Over the years (not nearly enough years to fully understand it) as autism has been studied, it’s evolved from being thought of as a purely psychological condition, mostly affecting behavior and social interaction, to being recognized as a medical condition with several overlapping sets of problems.
One of the newest sets of problems placed within the autism puzzle is this: toxins, along with the two bodily processes that those toxins will nearly universally create–chronic inflammation and oxidative stress.
The Methylation Component
Methylenetetrahydrofolate reductase (MTHFR, in case you’re new to our blog) is the enzyme that creates activated folate, critical to neurotransmitter function, among other things. MTHFR also methylates the vitamin B-12 we eat…and there’s a whole domino effect, as shown above. When this methylation process works normally, we make glutathione as we should. When, however, this methylation process does not work optimally, we refer to the problem as “hypomethylation.”
People with genetic vulnerabilities in MTHFR are more susceptible to hypomethylation, and those vulnerabilities are 1.7-fold higher in the autism population. That higher incidence is likely inherited from the parents.
And therein lies the rub.
You’re as genetically vulnerable as your children.
Chronic stress is like a toxin; your body rebels. As genetically vulnerable caregivers, you may then encounter some of the same medical challenges your children do. Research into caregivers shows that stress promotes inflammation, impacts immune function, induces oxidative stress, affects bowel function and causes quicker aging.
Care for the caregiver
Caregivers tend to put themselves second (at best) or, more commonly, dead last. Fortunately, basic interventions exist, ones that can be inexpensive AND minimally disruptive to the schedule–and the names are easy to pronounce:
Dietary principles for caregivers and children (Buckley, J).
- “Eat your colors.”
- Eliminate gluten and casein.
- Eat fewer of the “white” foods that turn too quickly to sugar.
- Make organic choices to the extent that your budget will allow, especially important with fruits and vegetables that absorb the highest amounts of toxins
- Choose more veggies
- Snack on seeds and nuts.
Caregivers tend to neglect sleep. However, our bodies do significant healing as we rest. Trouble sleeping? Melatonin, exercise, and magnesium are all well-known for improving sleep quality.
In addition to helping with sleep, exercise boosts energy levels, regulates appetite/ weight, immune function, and mood. And you don’t HAVE to join the gym to exercise.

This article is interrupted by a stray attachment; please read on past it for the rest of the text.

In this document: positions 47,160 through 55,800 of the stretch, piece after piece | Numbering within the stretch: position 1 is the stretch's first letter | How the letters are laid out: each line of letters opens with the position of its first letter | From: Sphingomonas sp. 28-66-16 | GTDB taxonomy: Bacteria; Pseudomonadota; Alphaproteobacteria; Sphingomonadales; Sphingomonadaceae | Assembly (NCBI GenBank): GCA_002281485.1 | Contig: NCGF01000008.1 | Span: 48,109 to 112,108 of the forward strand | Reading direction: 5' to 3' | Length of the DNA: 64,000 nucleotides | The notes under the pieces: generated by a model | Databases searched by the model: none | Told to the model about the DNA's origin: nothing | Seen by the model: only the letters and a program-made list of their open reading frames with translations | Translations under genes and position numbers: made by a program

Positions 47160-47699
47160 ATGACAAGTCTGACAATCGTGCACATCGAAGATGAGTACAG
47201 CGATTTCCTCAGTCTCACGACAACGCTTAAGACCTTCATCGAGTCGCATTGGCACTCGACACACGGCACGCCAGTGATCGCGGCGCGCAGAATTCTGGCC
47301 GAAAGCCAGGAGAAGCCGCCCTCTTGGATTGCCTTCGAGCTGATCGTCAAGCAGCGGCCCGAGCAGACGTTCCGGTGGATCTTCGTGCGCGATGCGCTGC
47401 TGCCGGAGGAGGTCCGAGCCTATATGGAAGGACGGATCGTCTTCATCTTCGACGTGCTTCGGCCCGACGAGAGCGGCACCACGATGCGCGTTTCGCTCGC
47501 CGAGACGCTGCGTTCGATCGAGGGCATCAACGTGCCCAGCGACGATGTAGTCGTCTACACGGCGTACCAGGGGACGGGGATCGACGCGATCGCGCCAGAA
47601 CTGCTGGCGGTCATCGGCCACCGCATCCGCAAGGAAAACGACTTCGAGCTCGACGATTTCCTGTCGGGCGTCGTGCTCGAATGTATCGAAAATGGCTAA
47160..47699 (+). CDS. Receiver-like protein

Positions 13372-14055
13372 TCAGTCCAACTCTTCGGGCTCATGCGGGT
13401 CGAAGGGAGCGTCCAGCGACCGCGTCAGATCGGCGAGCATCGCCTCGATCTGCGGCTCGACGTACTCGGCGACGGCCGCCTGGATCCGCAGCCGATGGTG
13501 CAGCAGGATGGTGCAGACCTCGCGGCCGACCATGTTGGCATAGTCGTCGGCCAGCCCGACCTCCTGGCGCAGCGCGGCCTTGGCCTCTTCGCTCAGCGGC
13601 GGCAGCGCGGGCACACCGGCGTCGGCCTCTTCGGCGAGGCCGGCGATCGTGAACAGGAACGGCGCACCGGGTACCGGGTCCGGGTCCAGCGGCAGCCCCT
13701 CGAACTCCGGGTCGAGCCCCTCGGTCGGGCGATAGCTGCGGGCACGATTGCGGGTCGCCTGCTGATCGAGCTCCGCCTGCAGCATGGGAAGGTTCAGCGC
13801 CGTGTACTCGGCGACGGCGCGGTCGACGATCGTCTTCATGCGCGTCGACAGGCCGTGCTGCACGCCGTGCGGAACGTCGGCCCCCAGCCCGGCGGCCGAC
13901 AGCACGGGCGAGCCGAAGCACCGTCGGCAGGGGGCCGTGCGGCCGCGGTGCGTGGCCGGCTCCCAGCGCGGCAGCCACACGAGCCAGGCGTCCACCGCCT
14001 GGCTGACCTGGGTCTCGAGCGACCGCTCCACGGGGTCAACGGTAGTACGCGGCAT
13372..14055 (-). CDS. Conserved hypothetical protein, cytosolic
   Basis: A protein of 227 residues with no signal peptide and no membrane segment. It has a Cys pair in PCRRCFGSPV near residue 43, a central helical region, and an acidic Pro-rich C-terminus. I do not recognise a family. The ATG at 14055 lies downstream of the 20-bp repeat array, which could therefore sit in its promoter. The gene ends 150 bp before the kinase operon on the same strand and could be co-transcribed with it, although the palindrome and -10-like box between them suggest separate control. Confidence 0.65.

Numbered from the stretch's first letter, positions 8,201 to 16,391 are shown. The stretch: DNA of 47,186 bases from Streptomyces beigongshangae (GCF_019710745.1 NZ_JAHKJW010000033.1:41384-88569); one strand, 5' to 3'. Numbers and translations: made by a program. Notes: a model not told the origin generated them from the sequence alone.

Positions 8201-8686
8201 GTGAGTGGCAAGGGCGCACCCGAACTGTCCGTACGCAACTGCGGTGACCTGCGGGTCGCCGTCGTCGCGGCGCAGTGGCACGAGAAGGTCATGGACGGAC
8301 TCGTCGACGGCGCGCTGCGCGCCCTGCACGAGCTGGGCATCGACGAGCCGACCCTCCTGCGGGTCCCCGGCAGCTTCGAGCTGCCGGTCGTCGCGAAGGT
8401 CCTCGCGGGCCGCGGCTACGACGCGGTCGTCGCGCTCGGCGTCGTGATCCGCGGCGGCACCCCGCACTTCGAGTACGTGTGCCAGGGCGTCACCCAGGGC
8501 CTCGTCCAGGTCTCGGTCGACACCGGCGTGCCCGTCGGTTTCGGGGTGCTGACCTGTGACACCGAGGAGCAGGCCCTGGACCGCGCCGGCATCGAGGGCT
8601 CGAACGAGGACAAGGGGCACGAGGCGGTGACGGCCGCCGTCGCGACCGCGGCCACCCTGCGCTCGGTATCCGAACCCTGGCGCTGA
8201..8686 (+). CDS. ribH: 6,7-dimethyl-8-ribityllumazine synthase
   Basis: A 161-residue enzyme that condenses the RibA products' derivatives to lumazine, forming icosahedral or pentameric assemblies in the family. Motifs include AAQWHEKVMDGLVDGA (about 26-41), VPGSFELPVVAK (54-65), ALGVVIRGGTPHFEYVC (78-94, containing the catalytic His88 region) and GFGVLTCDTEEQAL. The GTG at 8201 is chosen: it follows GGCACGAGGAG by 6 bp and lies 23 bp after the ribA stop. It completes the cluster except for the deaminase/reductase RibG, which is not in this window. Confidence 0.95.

Tips for starting/sustaining an exercise habit:
- sign up for the 5K walk/run races that are all over the place these days. If you know you have an upcoming event (especially if you paid to register for it!), you’re more likely to “train” for it.
- Find an exercise partner. Having a partner holds you accountable and makes it more fun.
- Put it in your planner. You know how committed you are to that planner.
Write it in on your calendar and schedule around it.
There’s a lot of discussion around supplementation. In an ideal world, we would be able to eat all the necessary vitamins and minerals our bodies need in our foods. However, to meet our needs with food alone, we’d have to
- eat a primarily organic, green plant-based diet.
- avoid all additional stressors to your bodies
- avoid any environmental stressors.
And who does that?
So what, if any, supplements should caregivers take, and which should we avoid? Here are some less expensive supplements that pack a punch.
Vitamin D3: calcium metabolism, serotonin metabolism and immune function. Doctors say the vast majority of adults will do very well with supplementation of 5,000 Iu daily; it should be in the D3 form, and levels should be followed.
Probiotics: a whole host of functions, including GI and immune function.
Multivitamin: Energy, immune function, brain function, etc. It should be rich in B-vitamins and replete with absorbable minerals.
One of the least expensive and perhaps most useful ways we can be effective in caring for ourselves is to use techniques of relaxation, imagery, and affirmation.
Some techniques to check into:
- Guided imagery: 5-15 minutes/day
- Mindfulness activities (see apps like Calm and Headspace, the HeartMath program)
.If you’re barely keeping your head above water trying to address your child’s ASD symptoms, let alone all the other life things, know that it’s also critically important to care for yourself. It’s okay to acknowledge that it’s stressful sometimes, and fortunately, there are a ton of time efficient, cost effective hacks out there. Give yourself a little TLC. You’re worth it.
P.S. We found some of these great ideas at http://www.autismone.org/content/caring-caregiver-mind-your-mthfr-julie-buckley-md